16. See also Noviello v. City of Boston, 398 F.3d 76, 88 (1st Cir.2005) (holding that adverse employment effects include, but are not limited to, such discrete actions as discharge, demotion, or reduction in pay); Blackie v. State of Me., 75 F.3d 716, 725 (1st Cir.1996) (noting in context of FLSA case that to constitute adverse employment action, “the employer must either (1) take something of consequence from the employee, say, by discharging or demoting her, reducing her salary, or divesting her of significant responsibilities, ․ or (2) withhold from the employee an accouterment of the employment relationship, say, by failing to follow a customary practice of considering her for promotion after a particular period of service.” (internal citations omitted)).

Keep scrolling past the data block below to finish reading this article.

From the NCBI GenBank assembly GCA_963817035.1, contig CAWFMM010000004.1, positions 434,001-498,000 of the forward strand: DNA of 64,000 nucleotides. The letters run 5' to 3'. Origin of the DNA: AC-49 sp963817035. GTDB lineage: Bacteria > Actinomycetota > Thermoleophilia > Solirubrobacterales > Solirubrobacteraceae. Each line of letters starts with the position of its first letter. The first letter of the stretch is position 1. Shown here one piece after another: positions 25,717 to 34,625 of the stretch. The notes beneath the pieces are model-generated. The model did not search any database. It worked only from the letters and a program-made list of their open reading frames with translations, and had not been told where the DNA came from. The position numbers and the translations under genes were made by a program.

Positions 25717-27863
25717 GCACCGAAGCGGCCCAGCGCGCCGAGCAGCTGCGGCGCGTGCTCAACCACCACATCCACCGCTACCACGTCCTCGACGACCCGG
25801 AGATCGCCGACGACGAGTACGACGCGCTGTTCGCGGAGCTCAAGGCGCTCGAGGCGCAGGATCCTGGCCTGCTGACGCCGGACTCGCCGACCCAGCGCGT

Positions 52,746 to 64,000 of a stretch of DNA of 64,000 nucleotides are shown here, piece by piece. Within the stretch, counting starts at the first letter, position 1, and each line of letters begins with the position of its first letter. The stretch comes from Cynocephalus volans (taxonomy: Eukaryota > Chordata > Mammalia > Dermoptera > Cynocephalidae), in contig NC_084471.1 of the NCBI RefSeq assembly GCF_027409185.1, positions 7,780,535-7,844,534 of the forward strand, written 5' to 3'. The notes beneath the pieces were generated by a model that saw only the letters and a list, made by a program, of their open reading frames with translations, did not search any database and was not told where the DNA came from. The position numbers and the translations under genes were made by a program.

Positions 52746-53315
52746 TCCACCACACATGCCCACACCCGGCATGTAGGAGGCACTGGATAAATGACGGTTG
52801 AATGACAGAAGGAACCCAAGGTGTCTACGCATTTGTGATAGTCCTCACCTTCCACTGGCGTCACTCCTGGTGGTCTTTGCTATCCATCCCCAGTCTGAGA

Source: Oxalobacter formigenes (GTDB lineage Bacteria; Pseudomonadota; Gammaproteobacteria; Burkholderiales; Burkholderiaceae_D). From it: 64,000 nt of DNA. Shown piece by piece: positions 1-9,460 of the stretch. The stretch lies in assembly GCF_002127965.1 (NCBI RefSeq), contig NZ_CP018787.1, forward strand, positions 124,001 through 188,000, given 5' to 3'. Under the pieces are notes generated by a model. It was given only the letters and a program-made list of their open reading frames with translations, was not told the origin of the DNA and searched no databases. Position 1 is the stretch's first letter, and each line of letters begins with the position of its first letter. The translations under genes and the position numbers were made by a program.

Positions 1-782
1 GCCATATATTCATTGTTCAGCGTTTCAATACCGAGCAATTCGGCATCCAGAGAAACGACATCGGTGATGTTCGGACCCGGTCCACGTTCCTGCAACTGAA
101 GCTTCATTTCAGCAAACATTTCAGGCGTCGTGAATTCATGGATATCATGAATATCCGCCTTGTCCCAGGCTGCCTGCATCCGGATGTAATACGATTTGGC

17. See LeBeau, 664 N.E.2d at 25 (“Where the employee has brought unemployment on herself without good cause, there is no entitlement to unemployment benefits”) (quoting Leone v. Director of the Div. of Employment Sec., 397 Mass. 728, 493 N.E.2d 493 (1986)); Mass. Gen. Laws ch. 151A, § 25(e)(1) (disqualifying employee from receiving unemployment benefits if she left work “voluntarily unless the employee establishes by ․ that [s]he had good cause for leaving attributable to the employ [er]”).